Preseason makes bonds


Courtesy of Franny Dulles

Girls soccer players join club teams to prepare for soccer tryouts.

Khita Cunningham, Sports Editor

As the winter season wraps up, the spring season sports start their preseason work which consists of open gyms and weight room sessions. Unlike most sports, the girls who are looking to play soccer are getting prepared for the conditioning test that can be a determining factor to them making the team. The test is less than two miles in total and is a combination of two- half miles, three- quarter miles and three shuttles.

Head coach Christopher Hernandez talks about how the test better prepares the athletes for the upcoming season.

“The test is equally physical and psychological. It is demanding and pushes players to prepare their fitness levels prior to the season so that dedicated practice time is not spent building fitness levels when it can be spent on building technique and tactical concepts,” Hernandez said.

If an athlete doesn’t complete the test in the time allotted, then they are not put in a varsity game until they can pass the test. Now although that seems daunting, it is used to prepare the girls for what it is like to play in a varsity soccer game. An average soccer player runs anywhere from six to eight and a half miles in just one game.

The concept of the test isn’t to instill fear in freshman or current players though, it is to create a sense of camaraderie and start forming a team bond from an early stage of the season.

Junior Micah Olson weighs in on how she sees team bonding through the fitness test.

“Google defines team bonding as ‘an ongoing process through which teams become closer and build trust and ease of communication.’ Based on this definition, I can say without a doubt that the conditioning test we run for soccer is considered a team bonding experience established from the benefits I have gained thus far,” Olson said.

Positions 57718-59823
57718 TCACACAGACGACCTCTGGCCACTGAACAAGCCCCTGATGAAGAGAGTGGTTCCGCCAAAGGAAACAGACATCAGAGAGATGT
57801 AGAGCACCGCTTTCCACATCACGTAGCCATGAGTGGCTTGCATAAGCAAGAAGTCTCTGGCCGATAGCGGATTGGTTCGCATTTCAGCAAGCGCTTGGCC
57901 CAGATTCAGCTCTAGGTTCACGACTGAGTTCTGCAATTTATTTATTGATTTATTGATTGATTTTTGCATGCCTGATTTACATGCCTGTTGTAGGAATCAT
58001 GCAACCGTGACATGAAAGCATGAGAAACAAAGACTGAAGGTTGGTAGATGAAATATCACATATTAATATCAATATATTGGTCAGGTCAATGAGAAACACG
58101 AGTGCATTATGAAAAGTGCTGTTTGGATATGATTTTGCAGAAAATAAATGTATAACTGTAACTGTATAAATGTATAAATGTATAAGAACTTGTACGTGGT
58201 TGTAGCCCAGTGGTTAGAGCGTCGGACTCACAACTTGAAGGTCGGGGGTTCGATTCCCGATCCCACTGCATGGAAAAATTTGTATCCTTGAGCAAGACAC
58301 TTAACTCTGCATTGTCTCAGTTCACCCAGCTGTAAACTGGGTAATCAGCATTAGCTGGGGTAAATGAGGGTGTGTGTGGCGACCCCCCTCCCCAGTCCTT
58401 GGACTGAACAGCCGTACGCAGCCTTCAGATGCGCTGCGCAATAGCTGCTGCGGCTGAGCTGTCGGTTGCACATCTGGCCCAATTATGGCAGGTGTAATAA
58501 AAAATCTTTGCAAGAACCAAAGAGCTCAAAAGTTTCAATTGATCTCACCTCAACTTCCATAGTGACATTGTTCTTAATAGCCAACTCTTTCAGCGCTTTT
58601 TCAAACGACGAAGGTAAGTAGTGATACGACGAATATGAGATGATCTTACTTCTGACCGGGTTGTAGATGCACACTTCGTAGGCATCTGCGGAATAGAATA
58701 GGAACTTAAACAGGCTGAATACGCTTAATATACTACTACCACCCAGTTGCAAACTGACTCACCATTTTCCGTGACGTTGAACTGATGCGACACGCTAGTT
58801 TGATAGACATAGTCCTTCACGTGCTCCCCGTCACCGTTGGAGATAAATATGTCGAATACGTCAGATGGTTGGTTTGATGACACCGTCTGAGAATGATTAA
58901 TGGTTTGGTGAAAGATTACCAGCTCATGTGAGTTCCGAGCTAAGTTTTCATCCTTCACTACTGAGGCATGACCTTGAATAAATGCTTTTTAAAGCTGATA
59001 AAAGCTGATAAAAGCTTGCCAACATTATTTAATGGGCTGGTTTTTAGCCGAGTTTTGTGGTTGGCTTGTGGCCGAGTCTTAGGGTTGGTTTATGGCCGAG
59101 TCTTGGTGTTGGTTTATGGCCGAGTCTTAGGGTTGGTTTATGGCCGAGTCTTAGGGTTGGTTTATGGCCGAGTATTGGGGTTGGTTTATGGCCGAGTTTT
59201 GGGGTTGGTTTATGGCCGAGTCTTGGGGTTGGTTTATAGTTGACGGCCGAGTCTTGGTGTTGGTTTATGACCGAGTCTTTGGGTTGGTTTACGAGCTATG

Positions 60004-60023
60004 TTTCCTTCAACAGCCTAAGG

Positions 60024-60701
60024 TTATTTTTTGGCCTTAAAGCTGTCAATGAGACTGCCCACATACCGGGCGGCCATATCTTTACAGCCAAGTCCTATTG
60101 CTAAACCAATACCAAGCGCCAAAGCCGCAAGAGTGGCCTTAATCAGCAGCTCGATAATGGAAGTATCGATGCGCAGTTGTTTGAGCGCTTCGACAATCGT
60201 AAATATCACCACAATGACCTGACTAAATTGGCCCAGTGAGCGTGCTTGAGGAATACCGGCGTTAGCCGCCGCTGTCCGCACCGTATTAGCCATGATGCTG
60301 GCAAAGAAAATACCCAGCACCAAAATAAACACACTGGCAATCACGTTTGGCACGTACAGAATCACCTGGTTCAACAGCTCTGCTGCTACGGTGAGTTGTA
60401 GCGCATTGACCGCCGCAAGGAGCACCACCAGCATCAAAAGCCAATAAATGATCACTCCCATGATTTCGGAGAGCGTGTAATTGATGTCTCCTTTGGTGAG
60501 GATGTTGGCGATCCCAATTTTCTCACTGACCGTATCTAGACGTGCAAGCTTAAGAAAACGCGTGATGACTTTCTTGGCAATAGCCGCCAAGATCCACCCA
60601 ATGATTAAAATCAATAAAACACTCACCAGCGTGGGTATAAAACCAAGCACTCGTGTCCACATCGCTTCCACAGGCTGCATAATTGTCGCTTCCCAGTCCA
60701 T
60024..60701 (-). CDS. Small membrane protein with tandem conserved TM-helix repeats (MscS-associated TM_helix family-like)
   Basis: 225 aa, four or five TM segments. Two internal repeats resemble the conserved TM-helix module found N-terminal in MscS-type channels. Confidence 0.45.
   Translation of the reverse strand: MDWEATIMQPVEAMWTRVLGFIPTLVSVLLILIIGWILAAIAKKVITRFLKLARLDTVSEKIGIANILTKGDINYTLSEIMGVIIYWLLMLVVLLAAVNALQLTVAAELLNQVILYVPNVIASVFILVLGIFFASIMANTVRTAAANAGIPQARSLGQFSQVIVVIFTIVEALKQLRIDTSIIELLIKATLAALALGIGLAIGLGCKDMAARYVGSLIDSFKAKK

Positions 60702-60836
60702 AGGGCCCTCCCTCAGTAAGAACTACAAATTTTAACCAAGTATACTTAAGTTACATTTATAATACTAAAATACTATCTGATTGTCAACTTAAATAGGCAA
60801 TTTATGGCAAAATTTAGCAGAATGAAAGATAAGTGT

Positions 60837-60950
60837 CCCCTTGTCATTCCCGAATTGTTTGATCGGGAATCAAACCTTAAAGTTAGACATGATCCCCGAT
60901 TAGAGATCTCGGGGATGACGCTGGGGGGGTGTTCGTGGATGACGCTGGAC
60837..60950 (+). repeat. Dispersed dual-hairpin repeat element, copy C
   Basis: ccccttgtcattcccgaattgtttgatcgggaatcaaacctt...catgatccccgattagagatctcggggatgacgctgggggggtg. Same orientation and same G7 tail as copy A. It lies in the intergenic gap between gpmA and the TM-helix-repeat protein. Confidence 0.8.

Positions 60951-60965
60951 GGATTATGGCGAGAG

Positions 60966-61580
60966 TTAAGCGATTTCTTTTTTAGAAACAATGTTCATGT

Girls soccer is unique because they are the only team that requires all players to do the test to get onto the team. So should other teams require a conditioning test? Goalie coach Adam Petersen gives his opinion on it.

“For varsity requirements, I think all sports should have some time of test/skills checklist/rubric that could be utilized throughout a varsity season to not only establish a baseline of skill, but so athletes can reflect throughout the season to check their own individual growth,” Petersen said.

Junior goalieHannah Fedinec gives her insight from a players perspective on how she thinks the other sports should include a conditioning test.

“I think that it depends on the sport. Soccer is an example of a team sport that has a high physical demand and our coaches want to put our best team forward and the fitness test is one way to do that. I think that maybe some other teams could benefit from it, but ultimately it’s up to how the coach wants to make their decision,” Fedinec said.

The girls soccer season starts with their first game on Mar. 16 against Bolingbrook High School